Hayek made a sharp distinction, however, between those failures of justice that involve breaking agreed–upon rules of fairness and those that consist in results that no one designed, foresaw, or commanded. The first sort of failure earned his severe moral condemnation. No one should break the rules; freedom imposes high moral responsibilities. The second, insofar as it springs from no willful or deliberate act, seemed to him not a moral matter but an inescapable feature of all societies and of nature itself. When labeling unfortunate results as “social injustices” leads to an attack upon the free society, with the aim of moving it toward a command society, Hayek strenuously opposes the term. The historical records of the command economies of Nazism and communism justify his revulsion at that way of thinking.
Hayek recognized that at the end of the nineteenth century, when the term “social justice” came to prominence, it was first used as an appeal to the ruling classes to attend to the needs of the new masses of uprooted peasants who had become urban workers. To this he had no objection. What he did object to was careless thinking. Careless thinkers forget that justice is by definition social. Such carelessness becomes positively destructive when the term “social” no longer describes the product of the virtuous actions of many individuals, but rather the utopian goal toward which all institutions and all individuals are “made in the utmost degree to converge” by coercion. In that case, the “social” in “social justice” refers to something that emerges not organically and spontaneously from the rule–abiding behavior of free individuals, but rather from an abstract ideal imposed from above.
Given the strength of Hayek’s argument against the term, it may seem odd to assert that he himself was a practitioner of social justice—even if one adds, as one must, “social justice rightly understood.” Still, Hayek plainly saw in his vocation as a thinker a life of service to his fellow men. Helping others to understand the intellectual keys to a free and creative society is to render them a great benefit. Hayek’s intellectual work was not merely a matter of his own self–interest, narrowly understood, but was aimed at the good of the human city as a whole. It was a work of justice in a social dimension—in other words, a work of virtue. To explain what Hayek did, then, we need a conception of social justice that Hayek never considered.
Social justice rightly understood is a specific habit of justice that is “social” in two senses. First, the skills it requires are those of inspiring, working with, and organizing others to accomplish together a work of justice. These are the elementary skills of civil society, through which free citizens exercise self–government by doing for themselves (that is, without turning to government) what needs to be done. Citizens who take part commonly explain their efforts as attempts to “give back” for all that they have received from the free society, or to meet the obligations of free citizens to think and act for themselves. The fact that this activity is carried out with others is one reason for designating it as a specific type of justice; it requires a broader range of social skills than do acts of individual justice.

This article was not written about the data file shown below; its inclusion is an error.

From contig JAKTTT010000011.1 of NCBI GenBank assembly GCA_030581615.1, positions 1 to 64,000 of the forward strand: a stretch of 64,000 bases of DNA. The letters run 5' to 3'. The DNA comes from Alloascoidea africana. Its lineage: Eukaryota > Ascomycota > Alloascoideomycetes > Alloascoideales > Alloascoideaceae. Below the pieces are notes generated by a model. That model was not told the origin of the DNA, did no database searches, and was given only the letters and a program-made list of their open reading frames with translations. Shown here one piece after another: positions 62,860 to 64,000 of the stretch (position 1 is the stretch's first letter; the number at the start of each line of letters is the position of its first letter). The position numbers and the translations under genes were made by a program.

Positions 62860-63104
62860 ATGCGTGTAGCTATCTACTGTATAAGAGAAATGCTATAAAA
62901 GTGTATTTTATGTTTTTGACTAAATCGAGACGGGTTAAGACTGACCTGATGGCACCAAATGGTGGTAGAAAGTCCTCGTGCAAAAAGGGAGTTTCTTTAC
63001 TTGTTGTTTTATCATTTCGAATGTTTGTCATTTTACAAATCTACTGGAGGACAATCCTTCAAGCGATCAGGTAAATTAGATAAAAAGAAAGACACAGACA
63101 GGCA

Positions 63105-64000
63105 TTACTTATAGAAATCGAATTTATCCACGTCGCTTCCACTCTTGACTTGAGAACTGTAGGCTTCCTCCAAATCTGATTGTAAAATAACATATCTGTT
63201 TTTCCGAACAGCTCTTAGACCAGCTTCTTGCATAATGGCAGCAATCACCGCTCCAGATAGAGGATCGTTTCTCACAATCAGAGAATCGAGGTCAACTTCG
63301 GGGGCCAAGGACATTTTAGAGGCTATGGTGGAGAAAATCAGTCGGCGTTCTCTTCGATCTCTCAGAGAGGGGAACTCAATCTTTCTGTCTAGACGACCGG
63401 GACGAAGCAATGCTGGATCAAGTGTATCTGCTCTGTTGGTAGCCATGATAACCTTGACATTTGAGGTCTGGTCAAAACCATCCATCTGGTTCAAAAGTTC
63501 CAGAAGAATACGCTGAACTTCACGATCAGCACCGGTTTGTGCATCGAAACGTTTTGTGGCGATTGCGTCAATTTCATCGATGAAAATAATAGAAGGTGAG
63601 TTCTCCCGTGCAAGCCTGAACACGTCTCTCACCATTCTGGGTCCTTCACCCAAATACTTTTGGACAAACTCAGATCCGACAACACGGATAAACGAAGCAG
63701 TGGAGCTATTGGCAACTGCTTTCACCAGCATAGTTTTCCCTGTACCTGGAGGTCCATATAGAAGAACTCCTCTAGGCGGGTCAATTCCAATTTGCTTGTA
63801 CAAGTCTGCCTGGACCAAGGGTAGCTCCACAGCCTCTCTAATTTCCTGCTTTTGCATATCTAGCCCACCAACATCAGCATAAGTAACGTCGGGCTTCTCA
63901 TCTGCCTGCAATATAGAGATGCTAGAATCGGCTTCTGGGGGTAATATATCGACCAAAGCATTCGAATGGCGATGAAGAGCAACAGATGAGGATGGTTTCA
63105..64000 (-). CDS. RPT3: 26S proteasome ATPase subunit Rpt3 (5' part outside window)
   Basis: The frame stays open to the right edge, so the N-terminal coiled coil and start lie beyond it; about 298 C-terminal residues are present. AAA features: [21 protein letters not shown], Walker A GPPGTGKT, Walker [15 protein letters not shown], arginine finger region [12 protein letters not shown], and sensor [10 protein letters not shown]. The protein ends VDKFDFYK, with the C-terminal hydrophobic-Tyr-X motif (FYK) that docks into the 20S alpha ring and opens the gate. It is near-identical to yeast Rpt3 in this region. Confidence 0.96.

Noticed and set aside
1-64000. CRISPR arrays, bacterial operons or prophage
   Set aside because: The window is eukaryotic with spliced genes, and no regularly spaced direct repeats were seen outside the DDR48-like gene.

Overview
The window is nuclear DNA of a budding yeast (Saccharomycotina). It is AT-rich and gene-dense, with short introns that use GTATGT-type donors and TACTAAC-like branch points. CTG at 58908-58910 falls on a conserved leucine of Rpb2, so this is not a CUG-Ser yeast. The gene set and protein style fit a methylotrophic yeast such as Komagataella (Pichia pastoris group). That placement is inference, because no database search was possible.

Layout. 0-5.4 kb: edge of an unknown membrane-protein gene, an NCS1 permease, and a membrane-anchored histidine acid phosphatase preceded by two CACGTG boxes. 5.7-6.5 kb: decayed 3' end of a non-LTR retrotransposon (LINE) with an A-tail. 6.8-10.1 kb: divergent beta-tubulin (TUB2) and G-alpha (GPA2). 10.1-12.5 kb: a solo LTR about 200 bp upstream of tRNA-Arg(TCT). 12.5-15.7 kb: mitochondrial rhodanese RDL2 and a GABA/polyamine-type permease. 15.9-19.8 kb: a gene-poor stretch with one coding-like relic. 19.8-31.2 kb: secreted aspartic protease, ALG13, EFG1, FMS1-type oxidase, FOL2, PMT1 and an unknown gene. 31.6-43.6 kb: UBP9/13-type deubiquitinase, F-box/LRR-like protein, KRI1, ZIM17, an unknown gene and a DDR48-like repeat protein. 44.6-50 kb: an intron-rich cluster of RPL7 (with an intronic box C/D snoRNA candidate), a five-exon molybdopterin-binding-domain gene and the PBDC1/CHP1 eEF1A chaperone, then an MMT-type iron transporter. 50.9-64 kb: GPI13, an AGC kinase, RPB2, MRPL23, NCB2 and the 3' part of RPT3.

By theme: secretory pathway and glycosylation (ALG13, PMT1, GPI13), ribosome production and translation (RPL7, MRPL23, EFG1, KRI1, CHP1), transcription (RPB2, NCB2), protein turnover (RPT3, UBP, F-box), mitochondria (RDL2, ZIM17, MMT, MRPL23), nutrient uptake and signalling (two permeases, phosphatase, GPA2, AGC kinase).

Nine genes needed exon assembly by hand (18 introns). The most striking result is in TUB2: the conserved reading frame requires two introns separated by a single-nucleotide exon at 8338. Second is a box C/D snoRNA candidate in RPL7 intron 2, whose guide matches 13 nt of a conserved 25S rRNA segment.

The second characteristic of “social justice rightly understood” is that it aims at the good of the city, not at the good of one agent only. Citizens may band together, as in pioneer days, to put up a school or build a bridge. They may get together in the modern city to hold a bake sale for some charitable cause, to repair a playground, to clean up the environment, or for a million other purposes that their social imaginations might lead them to. Hence the second sense in which this habit of justice is “social”: its object, as well as its form, primarily involves the good of others.
One happy characteristic of this definition of the virtue of social justice is that it is ideologically neutral. It is as open to people on the left as on the right or in the center. Its field of activity may be literary, scientific, religious, political, economic, cultural, athletic, and so on, across the whole spectrum of human social activities. The virtue of social justice allows for people of good will to reach different—even opposing—practical judgments about the material content of the common good (ends) and how to get there (means). Such differences are the stuff of politics.
We must rule out any use of “social justice” that does not attach to the habits (that is, virtues) of individuals. Social justice is a virtue, an attribute of individuals, or it is a fraud. And if Tocqueville is right that “the principle of association is the first law of democracy,” then social justice is the first virtue of democracy, for it is the habit of putting the principle of association into daily practice. Neglect of it, Hayek wrote, has moral consequences:
It is one of the greatest weaknesses of our time that we lack the patience and faith to build up voluntary organizations for purposes which we value highly, and immediately ask the government to bring about by coercion (or with means raised by coercion) anything that appears as desirable to large numbers. Yet nothing can have a more deadening effect on real participation by the citizens than if government, instead of merely providing the essential framework of spontaneous growth, becomes monolithic and takes charge of the provision for all needs, which can be provided for only by the common effort of many.
Michael Novak holds the George Frederick Jewett Chair in Religion and Public Policy at the American Enterprise Institute. This essay is adapted from a lecture delivered at the University of Chicago’s Committee on Social Thought.